Tombstone relies on its tourism to keep itself afloat and while those numbers are continuing to tumble the town may find itself six feet below with nothing left but its history.
Or is there hope for the notoriously too tough town?
“Dying’s not much of a living is it?” Trolley conductor Lee Mckechnie tells his few guests as they step off his ride and into the dusty road where they had began just 30 minutes ago. It’s 5 p.m. and the hot air doesn’t indicate it will cool down for at least a couple more hours, if not at all.
“Slow day for a Saturday,” says Gordon Anderson, owner of Larian Motel, who says he’s usually completely booked on the weekends.
A slow summer for Tombstone it has been.
The number of visitors this year dropped to 42,549 compared to last year’s 45,790, decreasing nearly 7 percent overall, according to Robert Carreira, director for the Center of Economic Research at Cochise College.
But Tombstone knows and expects those slow summers and therefore banks on those winter months that are known for being the moneymakers. Due to this year’s exceptionally low numbers, the town’s buckling down in preparation to capitalize on every opportunity that the cooler weather brings.
There’s reason to be hopeful. Most often January through March, the Tombstone Courthouse State Parks sees about twice as many visitors compared to June through August, according to Carreira.
The first Tombstone Territorial Days will be held this weekend, which will be a celebration of Arizona’s military history. The town’s big moneymaker, the 85th Anniversary of Helldorado 2015 will be taking place Oct. 16-18.
“Helldorado is our biggest event of the year. It always brings a few thousand people into the town,” said Anderson who is not just owner of the Larian Motel but also a Helldorado board member and president of the group Tombstone Forward.
Tombstone Forward is a group of community members whose overall mission is to promote and create something new for the town. Other events they have organized include Tombstone Twilight, where shops open late with spontaneous gunfights breaking out in the streets. On Halloween, a zombie parade will be lead by a headless horseman.
While the future does appear hopeful, the Fremont street project could create another obstacle for Tombstone to hurdle. The construction that started about three weeks ago works to narrow State Route 80 as it turns into Fremont Street while entering Tombstone. The end goal is to create a safer crossing for pedestrians as well as adding a more Western style entrance to the town.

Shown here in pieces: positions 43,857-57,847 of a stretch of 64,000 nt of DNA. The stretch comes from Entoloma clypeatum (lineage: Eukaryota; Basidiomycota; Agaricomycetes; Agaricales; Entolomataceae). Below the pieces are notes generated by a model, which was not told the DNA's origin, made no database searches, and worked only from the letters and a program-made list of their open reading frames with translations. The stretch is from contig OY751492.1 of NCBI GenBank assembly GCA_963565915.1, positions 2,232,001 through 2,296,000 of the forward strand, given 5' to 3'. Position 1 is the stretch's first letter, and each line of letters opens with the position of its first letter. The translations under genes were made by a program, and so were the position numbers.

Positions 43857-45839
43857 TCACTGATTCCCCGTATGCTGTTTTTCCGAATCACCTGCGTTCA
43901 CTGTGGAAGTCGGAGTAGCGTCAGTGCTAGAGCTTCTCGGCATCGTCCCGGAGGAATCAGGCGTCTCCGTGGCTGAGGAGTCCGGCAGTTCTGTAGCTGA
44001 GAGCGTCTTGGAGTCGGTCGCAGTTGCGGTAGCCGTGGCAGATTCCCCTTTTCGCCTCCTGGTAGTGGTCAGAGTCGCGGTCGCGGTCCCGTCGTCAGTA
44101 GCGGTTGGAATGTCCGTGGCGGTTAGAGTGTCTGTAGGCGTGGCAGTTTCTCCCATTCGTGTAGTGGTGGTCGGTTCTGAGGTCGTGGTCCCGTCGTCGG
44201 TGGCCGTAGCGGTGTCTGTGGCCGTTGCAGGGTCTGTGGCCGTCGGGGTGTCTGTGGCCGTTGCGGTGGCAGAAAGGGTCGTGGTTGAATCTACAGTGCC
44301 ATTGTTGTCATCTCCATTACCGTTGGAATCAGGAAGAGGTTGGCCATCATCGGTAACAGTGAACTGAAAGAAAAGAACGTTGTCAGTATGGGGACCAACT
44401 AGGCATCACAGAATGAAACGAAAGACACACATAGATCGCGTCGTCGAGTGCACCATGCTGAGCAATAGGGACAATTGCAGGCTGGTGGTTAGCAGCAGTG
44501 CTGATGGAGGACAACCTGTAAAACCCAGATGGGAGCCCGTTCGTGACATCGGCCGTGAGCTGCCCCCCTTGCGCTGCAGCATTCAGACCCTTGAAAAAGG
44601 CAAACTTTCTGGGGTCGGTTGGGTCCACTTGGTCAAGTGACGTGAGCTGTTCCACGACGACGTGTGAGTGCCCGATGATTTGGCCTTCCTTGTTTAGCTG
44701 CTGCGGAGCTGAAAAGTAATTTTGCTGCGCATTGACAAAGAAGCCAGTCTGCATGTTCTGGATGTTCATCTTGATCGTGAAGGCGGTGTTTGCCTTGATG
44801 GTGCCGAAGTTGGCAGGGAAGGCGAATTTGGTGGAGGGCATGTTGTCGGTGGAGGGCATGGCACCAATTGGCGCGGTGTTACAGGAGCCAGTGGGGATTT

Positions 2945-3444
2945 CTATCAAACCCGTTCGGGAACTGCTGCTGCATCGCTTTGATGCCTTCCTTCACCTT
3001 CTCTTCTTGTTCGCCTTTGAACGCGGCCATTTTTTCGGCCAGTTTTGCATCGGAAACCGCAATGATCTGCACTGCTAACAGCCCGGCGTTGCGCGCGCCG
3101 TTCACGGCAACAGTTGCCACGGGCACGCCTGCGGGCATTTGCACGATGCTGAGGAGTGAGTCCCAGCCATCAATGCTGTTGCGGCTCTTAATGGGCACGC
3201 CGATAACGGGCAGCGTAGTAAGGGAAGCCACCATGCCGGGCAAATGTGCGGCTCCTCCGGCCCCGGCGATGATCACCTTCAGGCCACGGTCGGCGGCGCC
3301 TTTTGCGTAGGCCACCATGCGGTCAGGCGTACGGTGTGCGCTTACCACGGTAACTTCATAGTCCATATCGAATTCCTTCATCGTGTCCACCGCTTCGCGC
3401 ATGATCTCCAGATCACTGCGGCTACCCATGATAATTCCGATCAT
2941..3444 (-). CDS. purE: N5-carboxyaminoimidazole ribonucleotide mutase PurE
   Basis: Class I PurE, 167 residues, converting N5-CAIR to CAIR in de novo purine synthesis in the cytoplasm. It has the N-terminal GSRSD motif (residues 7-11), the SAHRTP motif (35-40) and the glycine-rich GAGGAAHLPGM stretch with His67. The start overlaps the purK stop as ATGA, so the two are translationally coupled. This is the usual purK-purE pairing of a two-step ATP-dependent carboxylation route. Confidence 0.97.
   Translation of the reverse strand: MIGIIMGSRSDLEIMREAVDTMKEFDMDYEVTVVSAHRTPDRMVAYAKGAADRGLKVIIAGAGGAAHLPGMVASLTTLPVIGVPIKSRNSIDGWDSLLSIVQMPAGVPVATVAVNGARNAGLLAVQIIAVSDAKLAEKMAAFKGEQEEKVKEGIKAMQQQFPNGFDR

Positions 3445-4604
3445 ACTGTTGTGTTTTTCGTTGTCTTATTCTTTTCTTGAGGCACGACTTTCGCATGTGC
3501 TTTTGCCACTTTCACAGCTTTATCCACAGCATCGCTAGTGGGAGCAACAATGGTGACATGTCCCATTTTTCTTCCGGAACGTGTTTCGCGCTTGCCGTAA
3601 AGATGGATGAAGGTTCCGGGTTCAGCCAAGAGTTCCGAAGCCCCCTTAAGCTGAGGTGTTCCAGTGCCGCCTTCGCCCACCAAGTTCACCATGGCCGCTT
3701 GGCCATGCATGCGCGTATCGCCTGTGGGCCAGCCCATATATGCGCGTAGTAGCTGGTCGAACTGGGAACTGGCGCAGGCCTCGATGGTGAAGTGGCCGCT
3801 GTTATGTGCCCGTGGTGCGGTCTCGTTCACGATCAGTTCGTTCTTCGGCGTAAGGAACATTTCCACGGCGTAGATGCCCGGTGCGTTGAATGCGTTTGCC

But for now the site is “just not very inviting, to put it in the nicest way possible,” said Anderson who is worried the construction, which sits directly in front of his motel, is already affecting business.
Over the past six months lodging accommodation numbers are showing to be down nearly 1 percent compared to last year, according to Carreira.
“It’s scary when seeing the whole front of your business disturbed like that,” said Anderson.
However, Mckechnie, the owner of Old Tombstone Western Town and Tombstone Trolley Tours, said his business is thriving. He credits this to his marketing effort that he promotes to tourists with combo deals and discounts.
“I like to treat the tourists the way I like to be treated when I go to a tourist town,” said Mckechnie.
His theory for the towns’ success is to cross promote each other and work together and not against each other with the attitude that “you might do better today, and I might do better tomorrow, but I think it’s a good thing no matter what.”
Another active promoter of the town is Lincoln Leavere, an actor in Old Tombstone Western Town’s Gunfight show.
Leavere recently starred in two episodes in A Fox television series called Legends & Lies where he played Butch Cassidy. Due to his part in the show he has been doing radio talk shows where he said, “I’m always promoting Tombstone and that’s the sad part where I think the Chamber (of Commerce) should be doing more and the City Council should be doing more but you have idiots like me going out of my way telling people ‘come to Tombstone.’
“We’re hurting right now, the tourism is so dead,” said Leavere, as he sits at the steps of a bar just feet from where he just performed his 3 o’clock show. With a lit cigarette in one hand and cold beer in the other, he takes a long drag and another gulp before he continues. “We’ve done shows with thousands of people before. You come here and you got 14 in the stands and I’m like, ‘Jesus.’ ”
Emily Lai is a reporter for Arizona Sonora News, a service from the School of Journalism with the University of Arizona. Contact her at firstname.lastname@example.org.
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